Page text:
Materially, there was the ongoing struggle by both sides for control of mints and for metal to use in them. With Parliament in control of the Tower Mint, Charles’s forces set up a number of emergency mints as well as one at the court in Oxford. After the capture of Exeter in 1644, for example, Charles I was quick to appoint Sir Richard Vyvyan to set up a mint. And yet the total output of all of these mints during the civil wars was probably no more than about two or three months output from the Tower Mint. Bullion supply was a significant enabler for the two sides – it’s significant, for example, that Oliver Cromwell’s first military action was to seize the silver that Cambridge colleges were endeavouring to transport to the king. This is most often seen through a biographical lens – an example of Cromwell’s zeal for the Parliamentary cause (war hadn’t actually been formally declared at this point so he was taking a calculated risk in doing so). But it’s also interesting when viewed through a more strategic lens – as the capture of a vital resource that would otherwise go to the king.
  Symbolically, however, there were also battles. Parliament continued to issue coinage from the Tower Mint bearing the king’s name and portrait – a direct reflection and reinforcement of Parliament’s argument that they fought not against the king, but to rescue him from his advisers. Royalists, on the other hand, were able to change their designs. Here is a gold triple unite struck at Oxford in 1642:
  Charles is carrying a sword and palm branch – both a military king but also one of peace, the message clearly being that it is not him who has started the wars. The Latin on the front gives the standard mantra of “king of Great Britain, France and Scotland”. On the reverse you can see RELIG PROT LEG ANG LIBER PAR – “the religion of the Protestants the laws of England and the liberty of Parliament”.
  With the establishment of the Commonwealth in January 1649, control of English and Welsh coinage passed firmly into Parliament’s hands. But the symbolic battle over the coinage did not stop. Very early on, the Council of State had the design of new dies for the Mint high on its list of priorities. In April, Parliament agreed the Council’s design for a new stamp for the coinage. One face would have the St George cross on a shield, with the legend “The Commonwealth of England”; the other would have the arms of the Commonwealth and the legend “God with us”. Again, you can see much about the priorities of the new regime – or at least of the coin’s backers within the Council – from the design: the text in English, no hint of monarchical iconography, and altogether a new departure from previous designs. This is in sharp distinction to many other aspects of Commonwealth symbolism, where monarchical forms and symbols were recycled.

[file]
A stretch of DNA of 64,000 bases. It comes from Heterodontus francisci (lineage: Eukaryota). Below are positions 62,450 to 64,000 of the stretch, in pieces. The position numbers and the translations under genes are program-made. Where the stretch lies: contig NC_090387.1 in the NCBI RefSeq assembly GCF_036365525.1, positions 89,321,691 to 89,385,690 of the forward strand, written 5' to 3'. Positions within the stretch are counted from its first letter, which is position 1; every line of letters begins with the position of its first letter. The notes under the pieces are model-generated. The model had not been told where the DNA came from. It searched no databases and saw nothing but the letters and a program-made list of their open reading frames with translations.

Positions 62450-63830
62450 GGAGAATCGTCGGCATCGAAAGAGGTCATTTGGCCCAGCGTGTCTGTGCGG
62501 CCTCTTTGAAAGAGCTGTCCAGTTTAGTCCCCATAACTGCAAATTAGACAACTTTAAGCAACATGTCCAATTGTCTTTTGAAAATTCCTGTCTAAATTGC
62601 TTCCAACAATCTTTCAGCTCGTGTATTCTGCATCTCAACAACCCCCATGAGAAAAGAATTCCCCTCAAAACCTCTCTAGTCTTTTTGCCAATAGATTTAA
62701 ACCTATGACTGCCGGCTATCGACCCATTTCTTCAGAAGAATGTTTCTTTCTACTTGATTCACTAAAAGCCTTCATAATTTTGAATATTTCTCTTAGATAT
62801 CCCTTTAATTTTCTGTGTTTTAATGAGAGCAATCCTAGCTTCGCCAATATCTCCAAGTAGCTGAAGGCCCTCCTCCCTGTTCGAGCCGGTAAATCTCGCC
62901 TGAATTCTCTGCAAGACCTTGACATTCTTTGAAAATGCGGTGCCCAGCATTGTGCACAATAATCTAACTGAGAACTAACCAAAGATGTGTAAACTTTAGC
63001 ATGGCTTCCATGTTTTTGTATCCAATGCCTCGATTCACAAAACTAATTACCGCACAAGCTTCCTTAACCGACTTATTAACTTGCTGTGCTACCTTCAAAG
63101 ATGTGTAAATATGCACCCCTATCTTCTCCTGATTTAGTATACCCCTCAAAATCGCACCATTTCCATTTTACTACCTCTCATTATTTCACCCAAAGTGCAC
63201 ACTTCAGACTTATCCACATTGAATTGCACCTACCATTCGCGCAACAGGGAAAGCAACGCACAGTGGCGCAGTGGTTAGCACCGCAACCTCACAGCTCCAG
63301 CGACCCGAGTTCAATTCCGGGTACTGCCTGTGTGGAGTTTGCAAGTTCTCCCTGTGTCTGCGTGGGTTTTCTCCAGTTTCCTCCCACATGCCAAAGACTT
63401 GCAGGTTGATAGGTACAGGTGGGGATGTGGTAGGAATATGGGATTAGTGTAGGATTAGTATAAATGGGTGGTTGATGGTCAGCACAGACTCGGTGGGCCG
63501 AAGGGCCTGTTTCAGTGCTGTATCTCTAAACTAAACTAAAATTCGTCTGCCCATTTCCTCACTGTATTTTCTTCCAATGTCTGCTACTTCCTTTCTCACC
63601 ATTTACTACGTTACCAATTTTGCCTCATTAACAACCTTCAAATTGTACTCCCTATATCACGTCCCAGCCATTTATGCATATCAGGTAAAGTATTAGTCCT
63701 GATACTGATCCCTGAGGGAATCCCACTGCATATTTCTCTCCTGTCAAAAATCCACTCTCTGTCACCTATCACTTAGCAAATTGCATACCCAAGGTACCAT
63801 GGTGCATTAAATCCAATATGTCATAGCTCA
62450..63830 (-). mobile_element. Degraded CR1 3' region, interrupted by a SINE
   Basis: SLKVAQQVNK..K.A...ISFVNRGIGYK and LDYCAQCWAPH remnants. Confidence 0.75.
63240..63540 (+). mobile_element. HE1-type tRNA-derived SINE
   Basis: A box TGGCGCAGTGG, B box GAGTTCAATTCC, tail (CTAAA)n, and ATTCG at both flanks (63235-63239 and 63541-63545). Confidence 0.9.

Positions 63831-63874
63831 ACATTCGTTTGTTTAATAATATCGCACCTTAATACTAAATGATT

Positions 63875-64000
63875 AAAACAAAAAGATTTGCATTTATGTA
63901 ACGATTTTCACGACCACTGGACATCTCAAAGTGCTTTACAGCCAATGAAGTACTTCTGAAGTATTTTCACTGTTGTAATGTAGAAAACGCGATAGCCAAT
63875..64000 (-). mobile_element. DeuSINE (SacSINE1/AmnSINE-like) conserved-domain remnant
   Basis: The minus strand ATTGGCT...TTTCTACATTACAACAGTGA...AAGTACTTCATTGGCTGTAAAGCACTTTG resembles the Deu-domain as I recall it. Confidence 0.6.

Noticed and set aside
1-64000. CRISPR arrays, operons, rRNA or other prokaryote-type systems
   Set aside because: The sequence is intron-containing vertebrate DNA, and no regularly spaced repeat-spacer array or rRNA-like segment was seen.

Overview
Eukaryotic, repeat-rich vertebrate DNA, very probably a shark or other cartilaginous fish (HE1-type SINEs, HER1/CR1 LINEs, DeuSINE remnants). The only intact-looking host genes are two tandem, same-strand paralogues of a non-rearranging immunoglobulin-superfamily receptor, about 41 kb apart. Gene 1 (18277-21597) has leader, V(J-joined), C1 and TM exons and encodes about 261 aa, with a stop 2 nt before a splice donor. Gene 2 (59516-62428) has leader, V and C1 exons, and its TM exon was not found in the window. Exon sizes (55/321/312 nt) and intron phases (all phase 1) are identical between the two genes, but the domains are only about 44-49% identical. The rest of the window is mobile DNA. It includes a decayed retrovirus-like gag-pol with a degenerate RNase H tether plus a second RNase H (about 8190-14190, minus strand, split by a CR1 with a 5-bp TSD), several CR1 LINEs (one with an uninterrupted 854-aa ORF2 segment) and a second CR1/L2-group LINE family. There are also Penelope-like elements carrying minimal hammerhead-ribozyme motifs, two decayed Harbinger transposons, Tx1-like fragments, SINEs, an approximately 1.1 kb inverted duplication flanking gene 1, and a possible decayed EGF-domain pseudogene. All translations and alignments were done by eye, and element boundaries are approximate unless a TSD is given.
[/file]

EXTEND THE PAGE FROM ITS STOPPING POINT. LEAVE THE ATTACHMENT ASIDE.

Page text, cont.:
But it wasn’t to everyone’s tastes. Sir Robert Harley, the previous Master of the Mint, refused to use the new stamp and resigned. In May the Council appointed Dr Aaron Guerden, a doctor originally from Jersey, as the new Master of the Mint.
  In June 1649 Guerden he was the target of an extraordinary satirical pamphlet that claimed to be a sermon, transcribed by him, that had been preached by Oliver Cromwell before his departure for Ireland. This pamphlet is likely to be an act of ventriloquism by the royalist journalist Sam Shepherd, and part of a wider royalist campaign to smear the creator of the new coinage. Here’s what the newssheet Mercurius Pragmaticus had to say about Guerden’s appointment:

And first I find, that Doctor Gourdon must have 400.l. per annum aloud him to play the Traytor and coyne Money with the new Stamp, and if hee be a good Boy, and serve the States diligently, he will be advanced to 400.l. more in a short time, besides what he can cheat from the States which will be double his salary.

And here is the reaction from Mercurius Elencticus, another royalist newssheet:

They take their time to reward themselves and friends, with favours and gifts - Achan Gourdon (that ugly villaine) hee [Cromwell] hath bestowed on him the Mastership of the Mint; perhaps the reason is, because hee looks with a single eye, and therefore is not so apt to steal Golden Wedges: but what neede hee, so longe as hee hath 400.l. sallary allowed him? He might have pored on his pedantisme in Gersey till hee had lost the other eye also, yet never have met with such a stipend.

  Both these editions of these newssheets seem to have been produced by Shepherd. Shepherd was clear about the symbolic significance of the Commonwealth’s new coinage, and was obviously keen to disparage and dismiss it as far as he could. Meanwhile, the remnants of the royalist army in England were also engaging in a continuing symbolic battle. In the same month as the Commonwealth took power, the besiged royalist garrison at Pontefract proclaimed Charles II as king and struck coinage bearing his likeness. This despite the fact it would have been next to useless in terms of its material purpose to those under siege – symbolically, it was far from useless.
  And then of course there’s the coinage of the Protectorate – but that’s another story, and perhaps the subject of another post.